Is Jerome Powell’s Fed Team Less Worried About Inflation?

Here’s the good news and the bad news about inflation.

Recent inflation registered 3.2% in February, down from an epic high of 9.1% in June 2022, according to government data collated by the Trading Economics website.

And that’s almost all the good news.

More than 3% inflation is a high figure especially when looking at the sub 2% inflation in much of the pre-COVID pandemic period.

Inflation withers the purchasing power of cash with starling speed. And at 3% you see it dwindle by around one third over a decade.

And in case you think it’s only been a short-term flash in the pan, you may not know that inflation hasn’t been anywhere near the 2% target since 2021.

Now its gets really bad for savers. The Fed looks like it will tolerate 3% plus inflation more than many observers would have previously thought, according to a recent report from Academy Securities. The report states the matter as follows:

“Clearly the Fed seems to be getting more comfortable with some level of inflation above 2%. While they haven’t officially changed their target, they seem to be willing to ease monetary policy, even while inflation remains closer to 3% than 2%.”

It might seem that an organization with a fixed target shouldn’t be able to diverge from that policy goal. However, the people involved in making these decisions are economists who know a thing or two about how to move the goal posts without most people noticing or caring.

The Academy Securities report explains it as follows:

“Remember back when we were finally getting above 2% inflation, and the Fed ‘rotated’ from a sort of ‘hard target’ to an ‘average target?’ The Fed shouldn’t react to inflation above 2% after extended periods below 2% because they have to think in terms of averages, not absolutes.”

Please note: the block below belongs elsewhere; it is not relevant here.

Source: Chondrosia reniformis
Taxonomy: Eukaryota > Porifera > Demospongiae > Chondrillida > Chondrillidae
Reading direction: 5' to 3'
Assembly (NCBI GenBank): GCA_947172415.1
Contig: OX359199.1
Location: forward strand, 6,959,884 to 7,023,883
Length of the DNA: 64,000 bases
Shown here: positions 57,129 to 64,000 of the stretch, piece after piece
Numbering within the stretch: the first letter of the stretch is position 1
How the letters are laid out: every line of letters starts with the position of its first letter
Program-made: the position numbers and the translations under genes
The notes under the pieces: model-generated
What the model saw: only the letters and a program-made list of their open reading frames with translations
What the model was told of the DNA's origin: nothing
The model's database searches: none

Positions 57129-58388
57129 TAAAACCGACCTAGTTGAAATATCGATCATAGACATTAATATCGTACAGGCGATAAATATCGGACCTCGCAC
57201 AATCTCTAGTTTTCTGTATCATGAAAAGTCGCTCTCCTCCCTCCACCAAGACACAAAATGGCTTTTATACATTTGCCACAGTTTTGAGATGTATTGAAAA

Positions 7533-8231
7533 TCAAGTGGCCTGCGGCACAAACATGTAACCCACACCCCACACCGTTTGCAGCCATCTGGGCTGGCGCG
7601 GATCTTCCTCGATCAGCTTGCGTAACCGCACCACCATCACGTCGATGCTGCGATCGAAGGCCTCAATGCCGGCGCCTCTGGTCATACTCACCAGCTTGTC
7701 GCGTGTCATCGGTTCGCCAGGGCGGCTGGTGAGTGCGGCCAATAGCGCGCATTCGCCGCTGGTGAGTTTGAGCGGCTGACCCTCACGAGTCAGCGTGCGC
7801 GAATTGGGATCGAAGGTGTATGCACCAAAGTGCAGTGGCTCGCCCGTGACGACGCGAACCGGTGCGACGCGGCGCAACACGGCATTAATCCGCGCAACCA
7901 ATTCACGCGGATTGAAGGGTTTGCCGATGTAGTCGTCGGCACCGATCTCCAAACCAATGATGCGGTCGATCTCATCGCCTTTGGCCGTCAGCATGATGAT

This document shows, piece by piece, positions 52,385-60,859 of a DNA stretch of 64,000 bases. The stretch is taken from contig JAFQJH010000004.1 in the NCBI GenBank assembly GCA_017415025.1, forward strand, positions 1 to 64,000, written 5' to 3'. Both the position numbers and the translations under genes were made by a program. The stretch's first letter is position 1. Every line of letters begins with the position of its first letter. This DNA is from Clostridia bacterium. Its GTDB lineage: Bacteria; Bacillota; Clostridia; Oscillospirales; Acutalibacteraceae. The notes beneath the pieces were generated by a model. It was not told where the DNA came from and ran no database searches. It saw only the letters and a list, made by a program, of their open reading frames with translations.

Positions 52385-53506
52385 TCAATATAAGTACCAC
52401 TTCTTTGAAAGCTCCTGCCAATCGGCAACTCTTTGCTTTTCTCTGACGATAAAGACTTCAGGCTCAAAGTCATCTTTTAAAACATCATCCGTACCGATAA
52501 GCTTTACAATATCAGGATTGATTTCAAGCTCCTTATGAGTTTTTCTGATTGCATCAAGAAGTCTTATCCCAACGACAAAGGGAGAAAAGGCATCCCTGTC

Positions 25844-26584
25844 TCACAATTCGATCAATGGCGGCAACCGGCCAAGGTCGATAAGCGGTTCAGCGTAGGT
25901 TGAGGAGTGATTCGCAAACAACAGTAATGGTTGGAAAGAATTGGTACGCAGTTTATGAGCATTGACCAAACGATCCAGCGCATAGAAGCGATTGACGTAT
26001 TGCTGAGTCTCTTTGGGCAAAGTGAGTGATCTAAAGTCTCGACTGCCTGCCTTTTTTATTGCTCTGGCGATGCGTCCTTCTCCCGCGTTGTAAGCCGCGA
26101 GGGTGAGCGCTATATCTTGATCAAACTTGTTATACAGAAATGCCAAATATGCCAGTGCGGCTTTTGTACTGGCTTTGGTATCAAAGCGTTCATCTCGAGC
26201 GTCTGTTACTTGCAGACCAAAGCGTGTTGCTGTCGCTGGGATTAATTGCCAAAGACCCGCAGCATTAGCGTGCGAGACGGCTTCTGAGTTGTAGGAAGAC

Put another way, the fact that inflation was lower than 2% for a substantial period after the 2007-2009 financial crisis means that the Fed overshot the target and now has some wiggle room to be a bit about the target for a while.

Whether you agree with such logic doesn’t matter if that approach is being taken as the Academy report seems to suggest. Or as the report says:

“The Fed has “rotated” into methodologies and views that let them be more dovish than might otherwise be expected. That is happening right now, but their thought process hasn’t always worked.”

The bad news is that if you are a saver the purchasing power of your cash stash will continue to dwindle with speed.

However there is a modicum of good news for stock investors.

If the Fed does take a dovish approach, and possibly starts cutting interest rates, then stocks can be expected to continue rallying. Lower interest rates make stocks worth more, on average. Plus, lower interest rates make companies more profitable and more able to pay larger dividends to share holders.

The issue would seem to be, whether the higher inflation will tempt those people with cash hoards to put that money in the market. Or whether people are confident enough to reduce their emergency funds.

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